Detroit police have a person of interest in custody following the death of a highly beloved neurosurgeon, whose body was discovered Sunday in his home.
Police Chief James White said the man was arrested on unrelated charges Friday morning. His name and the charges were not released.
The latest development follows the Wayne County Medical Examiner's Office confirming that Dr. Devon Hoover was shot multiple times in the head. His death was ruled a homicide.
White said investigators believe Hoover knew the man but declined to comment further.
"That person is there for an unrelated charge but we are confident that this person has information about what transpired," the chief told reporters at a news briefing.
A family member contacted police on Sunday asking for a welfare check after Hoover failed to show up to an event. The chief said the shooting "was not a random act" and authorities are still investigating a motive.
He asked anyone with information to contact Detroit police.
"If anyone has any information, if they saw anything, we're still looking for anyone that has any information," he said.
Hoover's family said in a statement earlier this week to NBC affiliate WDIV of Detroit, "We grieve his untimely death and will miss him greatly. We are so grateful for the many words of kindness and stories from people who were touched by his life. He was a gift from God and used his talents to bless many."
His family did not immediately respond to a request for comment on Friday.
Hoover worked as a neurosurgeon at Ascension Hospital, according to WDIV, and he lived in the city's upscale Boston Edison District.
Ascension Michigan told station WXYZ of Detroit that Hoover was a "dedicated and well-respected member" of the team and "will be greatly missed by our community."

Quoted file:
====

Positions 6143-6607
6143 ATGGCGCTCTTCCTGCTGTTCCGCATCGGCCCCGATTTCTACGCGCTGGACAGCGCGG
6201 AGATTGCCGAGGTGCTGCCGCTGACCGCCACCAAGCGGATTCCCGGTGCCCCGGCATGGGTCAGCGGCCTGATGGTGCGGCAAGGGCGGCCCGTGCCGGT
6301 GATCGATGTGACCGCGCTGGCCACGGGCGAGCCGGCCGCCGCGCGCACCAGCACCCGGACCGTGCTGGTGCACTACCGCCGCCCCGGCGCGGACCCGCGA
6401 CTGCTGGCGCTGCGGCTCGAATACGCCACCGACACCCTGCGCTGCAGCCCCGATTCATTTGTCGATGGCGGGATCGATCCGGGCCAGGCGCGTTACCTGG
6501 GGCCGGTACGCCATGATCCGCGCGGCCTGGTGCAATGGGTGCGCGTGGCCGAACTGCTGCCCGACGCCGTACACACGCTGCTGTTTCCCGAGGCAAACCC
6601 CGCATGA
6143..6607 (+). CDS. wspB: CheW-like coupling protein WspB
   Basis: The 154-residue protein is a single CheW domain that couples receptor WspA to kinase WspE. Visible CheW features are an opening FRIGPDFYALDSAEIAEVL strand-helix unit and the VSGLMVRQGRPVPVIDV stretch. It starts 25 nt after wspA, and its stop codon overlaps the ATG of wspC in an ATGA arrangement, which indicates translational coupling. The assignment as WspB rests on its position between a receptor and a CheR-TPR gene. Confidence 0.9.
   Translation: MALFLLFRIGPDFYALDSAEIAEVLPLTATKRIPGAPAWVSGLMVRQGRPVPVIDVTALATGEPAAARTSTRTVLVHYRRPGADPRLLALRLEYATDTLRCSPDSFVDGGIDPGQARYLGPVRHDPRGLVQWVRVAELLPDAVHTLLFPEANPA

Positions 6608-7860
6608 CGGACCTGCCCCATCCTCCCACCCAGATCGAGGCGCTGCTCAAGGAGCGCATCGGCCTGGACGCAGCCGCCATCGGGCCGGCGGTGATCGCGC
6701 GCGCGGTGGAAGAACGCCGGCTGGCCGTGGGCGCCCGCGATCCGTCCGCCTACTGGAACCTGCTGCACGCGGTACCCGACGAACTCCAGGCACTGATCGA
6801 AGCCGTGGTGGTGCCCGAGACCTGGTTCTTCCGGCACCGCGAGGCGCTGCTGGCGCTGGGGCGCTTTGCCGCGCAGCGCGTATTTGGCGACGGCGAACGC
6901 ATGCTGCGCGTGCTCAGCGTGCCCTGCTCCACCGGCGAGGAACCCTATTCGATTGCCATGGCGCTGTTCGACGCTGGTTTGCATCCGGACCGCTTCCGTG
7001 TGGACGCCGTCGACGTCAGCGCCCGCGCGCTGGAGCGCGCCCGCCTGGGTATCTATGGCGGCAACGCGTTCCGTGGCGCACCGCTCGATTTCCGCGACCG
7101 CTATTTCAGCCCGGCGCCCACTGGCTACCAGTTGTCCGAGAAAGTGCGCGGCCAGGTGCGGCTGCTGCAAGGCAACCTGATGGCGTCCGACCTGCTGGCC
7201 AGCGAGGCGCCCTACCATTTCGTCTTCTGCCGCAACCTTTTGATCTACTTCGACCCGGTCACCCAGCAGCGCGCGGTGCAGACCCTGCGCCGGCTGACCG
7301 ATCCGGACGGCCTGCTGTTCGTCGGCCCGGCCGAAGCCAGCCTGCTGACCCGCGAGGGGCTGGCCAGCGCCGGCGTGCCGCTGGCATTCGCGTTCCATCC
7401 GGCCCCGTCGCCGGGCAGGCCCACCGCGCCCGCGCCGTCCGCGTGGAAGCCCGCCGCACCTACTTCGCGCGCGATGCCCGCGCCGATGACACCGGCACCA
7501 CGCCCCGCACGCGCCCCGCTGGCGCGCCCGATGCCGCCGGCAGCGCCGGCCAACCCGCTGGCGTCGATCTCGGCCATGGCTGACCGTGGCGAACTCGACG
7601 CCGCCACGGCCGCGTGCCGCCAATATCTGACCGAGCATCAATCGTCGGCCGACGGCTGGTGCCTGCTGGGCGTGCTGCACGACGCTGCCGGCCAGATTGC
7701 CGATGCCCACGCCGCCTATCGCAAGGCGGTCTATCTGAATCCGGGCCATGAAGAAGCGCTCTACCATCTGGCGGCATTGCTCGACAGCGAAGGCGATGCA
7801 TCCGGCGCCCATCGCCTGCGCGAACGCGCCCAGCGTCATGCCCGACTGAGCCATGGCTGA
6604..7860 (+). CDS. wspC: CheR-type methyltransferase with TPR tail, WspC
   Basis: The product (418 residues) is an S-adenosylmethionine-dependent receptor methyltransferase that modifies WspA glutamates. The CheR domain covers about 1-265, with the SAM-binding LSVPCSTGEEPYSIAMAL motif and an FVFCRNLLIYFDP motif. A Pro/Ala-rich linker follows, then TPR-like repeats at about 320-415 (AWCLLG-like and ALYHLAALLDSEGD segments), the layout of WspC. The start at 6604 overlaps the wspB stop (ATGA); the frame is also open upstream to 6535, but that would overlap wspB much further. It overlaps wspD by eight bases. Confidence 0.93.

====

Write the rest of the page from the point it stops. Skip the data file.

"Our sincerest condolence and heartfelt prayers are with his family, friends and fellow associates during this incredibly difficult time," the hospital said.
Hoover's death rocked the community, with dozens of former patients, friends and family members expressing their grief and shock. A Facebook page titled "Justice for Dr. Devon Hoover" is filled with touching memories of the doctor.
"He was a wonderful human being and this is so tragic," former patient Dana Collar told NBC News in a phone call. "The lives that he has touched. Every person should aspire to be like him, his kindness, his bedside manner. They should have a ‘Dr. Hoover class’ for physicians for bedside manner because he was perfect."
Collar said she was treated by Hoover after she broke her vertebrae in a car accident in 2007. Hoover was the on-call neurosurgeon and suggested that they put a halo on her head to her hold neck in place instead of her undergoing surgery. Hoover feared that surgery would result in her losing over 50 percent of the range in motion of her neck, she said.
"I just remember him coming in there and he was just instantly calming," she said. "I couldn’t be put to sleep so I was loopy but I wasn’t out of it and I just remember laughing with him the whole time. I could hear this drill drilling into my skull and I just kept telling him, ‘Just don’t hit my brain, Dr. Hoover. Don’t hit my brain.’ And he was laughing."
Collar said during the procedure she kept asking for a diet coke. After he finished, Hoover used his own money to buy her a diet coke from the vending machine, poured it over ice and brought it to her.
"For some reason that has stuck with me for all these years," she said.
Sheryl Leaver, another former patient, told WDIV that he was "just so fabulous and modest." She said he helped her walk again through performing spinal fusion surgery.
Neighbor Ann Justice told the news station that he "was just the nicest person you never would have thought anything like this would happen to him."